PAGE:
The shock of the Caravaggio, quite apart from the dramatic chiaroscuro lighting and the photographic clarity, is the mingling of the allegorical and the real, this sense it gives of a child, having a good time dressing up in stage-prop wings with a bunch of arrows and having his picture painted. Despite the clear indications of Caravaggio’s practice of painting direct from a live model, there is an undeniable resemblance to the pose of Michelangelo's Victory now in the Palazzo Vecchio, it is the artist had this in mind; the painter Orazio Gentileschi lent Caravaggio the wings as props to be used in the painting, this allows precise dating of 1602–3. It was an immediate success in the circles of Rome's cultural elite. A poet wrote three madrigals about it, another wrote a Latin epigram in which it was first coupled with the Virgilian phrase Omnia Vincit Amor, although this did not become its title until the critic Giovanni Pietro Bellori wrote his life of Caravaggio in 1672. Much scholarly and non-scholarly ink has been spilled over the alleged eroticism of the painting.
Yet the homoerotic content was not so apparent to Giustiniani’s generation as it has become today. Naked boys could be seen on any riverbank or seashore, the eroticisation of children is much a cultural artefact of the present-day rather than Caravaggio's; the story that the Marchese kept Amor hidden behind a curtain relates to his reported wish that it should be kept as a final pièce de résistance for visitors, to be seen only when the rest of the collection had been viewed – in other words, the curtain was to reveal the painting, not to hide it.. The challenge is to see the Amor Vincit through 17th century eyes. In 1602, shortly after Amor Vincit was completed, Cardinal Benedetto Giustiniani, Vincenzo’s brother and collaborator in the creation of the Giustiniani collection of contemporary art, commissioned a painting from the noted artist Giovanni Baglione. Baglione’s Divine and Profane Love showed Divine Love separating a juvenile Cupid on the ground in the lower right corner from a Lucifer in the left corner.
Its style was derivative of Caravaggio and a clear challenge to the recent Amor, the younger painter bitterly protested at what he saw as the plagiarism. Taunted by one of Caravaggio’s friends, Baglione responded with a second version, in which the devil was given Caravaggio’s face, thus began a long and vicious quarrel, to have unforeseeable ramifications for Caravaggio decades after his death when the unforgiving Baglione became his first biographer. Sandrart described Amor as "A life size Cupid after a boy of about twelve... has large brown eagle's wings, drawn so and with such strong colouring and relief that it all comes to life.". Richard Symonds, an English visitor to Rome about 1649/51, recorded the Cupid as being "ye body and face of his owne boy or servant thait laid with him"; the Italian art historian Giani Pappi has put forward the theory that this Cecco may be identical with Cecco del Caravaggio, a notable Italian follower of Caravaggio who emerged in the decade after the master’s death.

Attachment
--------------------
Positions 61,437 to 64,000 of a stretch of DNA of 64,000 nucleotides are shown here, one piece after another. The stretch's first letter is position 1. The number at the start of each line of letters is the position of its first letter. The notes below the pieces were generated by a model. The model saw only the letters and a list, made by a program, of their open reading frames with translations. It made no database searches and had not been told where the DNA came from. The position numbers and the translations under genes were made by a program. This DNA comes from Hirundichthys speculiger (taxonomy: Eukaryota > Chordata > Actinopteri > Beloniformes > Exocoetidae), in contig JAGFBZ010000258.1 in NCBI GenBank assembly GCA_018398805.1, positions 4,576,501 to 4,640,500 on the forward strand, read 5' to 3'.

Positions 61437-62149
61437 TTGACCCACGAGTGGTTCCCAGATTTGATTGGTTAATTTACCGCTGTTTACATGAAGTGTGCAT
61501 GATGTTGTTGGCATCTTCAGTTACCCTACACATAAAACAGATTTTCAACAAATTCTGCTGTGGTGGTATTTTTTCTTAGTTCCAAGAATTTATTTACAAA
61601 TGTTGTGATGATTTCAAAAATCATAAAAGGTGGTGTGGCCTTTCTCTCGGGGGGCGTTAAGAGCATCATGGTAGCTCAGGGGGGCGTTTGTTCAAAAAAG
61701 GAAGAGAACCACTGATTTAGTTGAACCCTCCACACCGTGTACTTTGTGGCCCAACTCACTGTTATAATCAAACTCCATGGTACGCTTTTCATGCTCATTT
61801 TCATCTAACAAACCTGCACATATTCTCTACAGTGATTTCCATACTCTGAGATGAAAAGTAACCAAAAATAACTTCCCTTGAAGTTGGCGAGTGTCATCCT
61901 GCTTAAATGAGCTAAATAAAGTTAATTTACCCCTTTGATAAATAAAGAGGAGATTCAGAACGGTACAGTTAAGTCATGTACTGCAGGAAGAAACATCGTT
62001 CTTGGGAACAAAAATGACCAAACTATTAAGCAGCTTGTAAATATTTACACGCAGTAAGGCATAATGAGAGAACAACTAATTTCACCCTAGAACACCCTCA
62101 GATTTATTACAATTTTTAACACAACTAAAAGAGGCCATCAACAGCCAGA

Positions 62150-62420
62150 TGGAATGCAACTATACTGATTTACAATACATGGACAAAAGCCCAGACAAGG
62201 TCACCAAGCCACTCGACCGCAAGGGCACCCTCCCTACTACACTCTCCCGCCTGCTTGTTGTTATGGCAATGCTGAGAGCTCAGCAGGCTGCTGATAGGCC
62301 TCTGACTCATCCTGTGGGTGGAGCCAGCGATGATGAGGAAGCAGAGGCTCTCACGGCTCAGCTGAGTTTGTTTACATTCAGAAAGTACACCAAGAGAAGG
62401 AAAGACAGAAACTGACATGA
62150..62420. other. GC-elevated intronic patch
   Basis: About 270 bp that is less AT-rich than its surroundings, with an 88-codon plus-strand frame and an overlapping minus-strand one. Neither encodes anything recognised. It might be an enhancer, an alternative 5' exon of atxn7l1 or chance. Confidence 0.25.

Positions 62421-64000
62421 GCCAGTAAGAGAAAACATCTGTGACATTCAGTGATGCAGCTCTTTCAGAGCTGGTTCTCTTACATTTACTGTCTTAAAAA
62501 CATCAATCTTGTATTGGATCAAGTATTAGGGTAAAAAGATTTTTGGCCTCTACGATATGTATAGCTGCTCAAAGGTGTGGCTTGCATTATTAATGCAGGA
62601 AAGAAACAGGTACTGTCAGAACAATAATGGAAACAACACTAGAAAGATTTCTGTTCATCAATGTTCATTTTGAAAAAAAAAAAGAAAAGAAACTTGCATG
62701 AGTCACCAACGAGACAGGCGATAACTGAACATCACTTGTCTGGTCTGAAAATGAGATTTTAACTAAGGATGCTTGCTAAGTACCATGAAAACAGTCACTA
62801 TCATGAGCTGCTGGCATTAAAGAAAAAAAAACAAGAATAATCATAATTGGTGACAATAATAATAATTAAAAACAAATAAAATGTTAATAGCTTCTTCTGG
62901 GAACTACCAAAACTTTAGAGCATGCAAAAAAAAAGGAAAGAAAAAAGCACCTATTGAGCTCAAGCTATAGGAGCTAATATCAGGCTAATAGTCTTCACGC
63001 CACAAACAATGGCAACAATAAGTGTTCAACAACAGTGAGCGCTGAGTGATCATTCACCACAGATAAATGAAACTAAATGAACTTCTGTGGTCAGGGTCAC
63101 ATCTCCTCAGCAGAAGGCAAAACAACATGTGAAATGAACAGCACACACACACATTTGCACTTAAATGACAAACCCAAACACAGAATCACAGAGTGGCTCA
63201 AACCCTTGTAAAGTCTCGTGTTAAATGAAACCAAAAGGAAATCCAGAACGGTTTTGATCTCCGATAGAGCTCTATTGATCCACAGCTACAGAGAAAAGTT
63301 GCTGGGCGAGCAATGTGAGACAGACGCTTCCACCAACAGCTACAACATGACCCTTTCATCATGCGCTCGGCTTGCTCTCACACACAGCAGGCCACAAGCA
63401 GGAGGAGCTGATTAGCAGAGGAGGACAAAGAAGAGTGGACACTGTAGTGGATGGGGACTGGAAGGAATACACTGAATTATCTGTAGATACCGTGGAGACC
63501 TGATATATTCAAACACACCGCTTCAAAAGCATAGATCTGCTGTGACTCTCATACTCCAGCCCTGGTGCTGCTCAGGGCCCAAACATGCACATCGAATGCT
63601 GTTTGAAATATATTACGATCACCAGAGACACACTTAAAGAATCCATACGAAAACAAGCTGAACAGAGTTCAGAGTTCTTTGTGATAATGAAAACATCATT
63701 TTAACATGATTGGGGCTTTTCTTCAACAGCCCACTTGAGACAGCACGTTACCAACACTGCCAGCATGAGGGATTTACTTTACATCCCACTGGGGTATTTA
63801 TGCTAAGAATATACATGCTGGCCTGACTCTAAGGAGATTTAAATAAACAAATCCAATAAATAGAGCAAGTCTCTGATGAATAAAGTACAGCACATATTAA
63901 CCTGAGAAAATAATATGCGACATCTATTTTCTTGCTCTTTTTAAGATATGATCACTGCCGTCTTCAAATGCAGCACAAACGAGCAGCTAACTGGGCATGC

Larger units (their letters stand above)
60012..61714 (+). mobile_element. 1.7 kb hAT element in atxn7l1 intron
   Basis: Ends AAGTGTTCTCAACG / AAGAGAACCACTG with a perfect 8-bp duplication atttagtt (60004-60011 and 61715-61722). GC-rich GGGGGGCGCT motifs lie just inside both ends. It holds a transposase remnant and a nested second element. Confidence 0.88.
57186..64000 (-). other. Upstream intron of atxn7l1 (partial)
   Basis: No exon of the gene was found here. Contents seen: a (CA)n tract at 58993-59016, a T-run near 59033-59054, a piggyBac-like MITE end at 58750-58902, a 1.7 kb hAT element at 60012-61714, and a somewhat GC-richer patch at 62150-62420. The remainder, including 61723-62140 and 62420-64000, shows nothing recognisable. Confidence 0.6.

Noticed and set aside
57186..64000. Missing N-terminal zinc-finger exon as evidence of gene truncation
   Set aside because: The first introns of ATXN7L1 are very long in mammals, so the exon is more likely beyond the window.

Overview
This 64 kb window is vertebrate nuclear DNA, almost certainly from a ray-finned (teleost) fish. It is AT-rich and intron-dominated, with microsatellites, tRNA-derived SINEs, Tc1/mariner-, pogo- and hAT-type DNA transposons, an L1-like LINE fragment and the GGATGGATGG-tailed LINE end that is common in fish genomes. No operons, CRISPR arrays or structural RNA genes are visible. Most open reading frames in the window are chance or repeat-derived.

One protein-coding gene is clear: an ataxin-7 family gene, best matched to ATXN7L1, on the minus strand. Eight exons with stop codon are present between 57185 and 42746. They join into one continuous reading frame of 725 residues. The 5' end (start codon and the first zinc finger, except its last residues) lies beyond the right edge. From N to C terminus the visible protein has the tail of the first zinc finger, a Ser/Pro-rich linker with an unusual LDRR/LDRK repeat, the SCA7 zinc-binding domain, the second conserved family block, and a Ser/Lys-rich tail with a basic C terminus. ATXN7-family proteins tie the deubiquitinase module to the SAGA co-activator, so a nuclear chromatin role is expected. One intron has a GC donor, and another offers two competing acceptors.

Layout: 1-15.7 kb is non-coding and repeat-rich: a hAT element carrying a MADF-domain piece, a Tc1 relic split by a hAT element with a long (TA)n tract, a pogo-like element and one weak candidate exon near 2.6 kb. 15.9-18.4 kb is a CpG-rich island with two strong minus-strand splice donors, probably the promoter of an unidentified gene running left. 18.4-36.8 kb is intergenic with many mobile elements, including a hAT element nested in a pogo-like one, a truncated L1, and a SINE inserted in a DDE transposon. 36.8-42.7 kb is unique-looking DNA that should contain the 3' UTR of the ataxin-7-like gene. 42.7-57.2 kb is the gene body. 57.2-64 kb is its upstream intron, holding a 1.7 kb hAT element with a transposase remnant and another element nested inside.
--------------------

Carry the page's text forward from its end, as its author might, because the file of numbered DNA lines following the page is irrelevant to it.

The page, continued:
While this remains controversial, there is more widespread support for Pappi's further proposal that Cecco del Caravaggio should be identified as an artist known as Francesco Boneri. Cecco Boneri, if this is his name, appears in many of Caravaggio's paintings, as the juvenile angel supporting Christ in The Conversion of Saint Paul as the angel offering a martyr's palm to the saint in The Martyrdom of Saint Matthew, as the young Isaac about to have his throat cut in The Sacrifice of Is
Sacrifice of Isaac (Caravaggio)
The Sacrifice of Isaac is the title of two paintings from c. 1598 - 1603 depicting the sacrifice of Isaac. The paintings could be painted by the Italian master Caravaggio but there is strong evidence that they may have been the work of Bartolomeo Cavarozzi, a talented early member of the Caravaggio following, known to have been in Spain about 1617-1619; the Sacrifice of Isaac in the Piasecka-Johnson Collection in Princeton, New Jersey, is a disputed work, painted circa 1603. According to Giulio Mancini, a contemporary of Caravaggio and an early biographer, the artist, while convalescing in the Hospital of the Consolazione, did a number of paintings for the prior who took them home with him to Seville; this would date the work to the mid-1590s, but it seems far more sophisticated than anything else known from that period of Caravaggio's career, Peter Robb, in his 1998 biography of Caravaggio, dates it to about 1598. The model for Isaac bears a close resemblance to the model used for the John the Baptist now in the museum of Toledo cathedral, which suggests that the two should be considered together.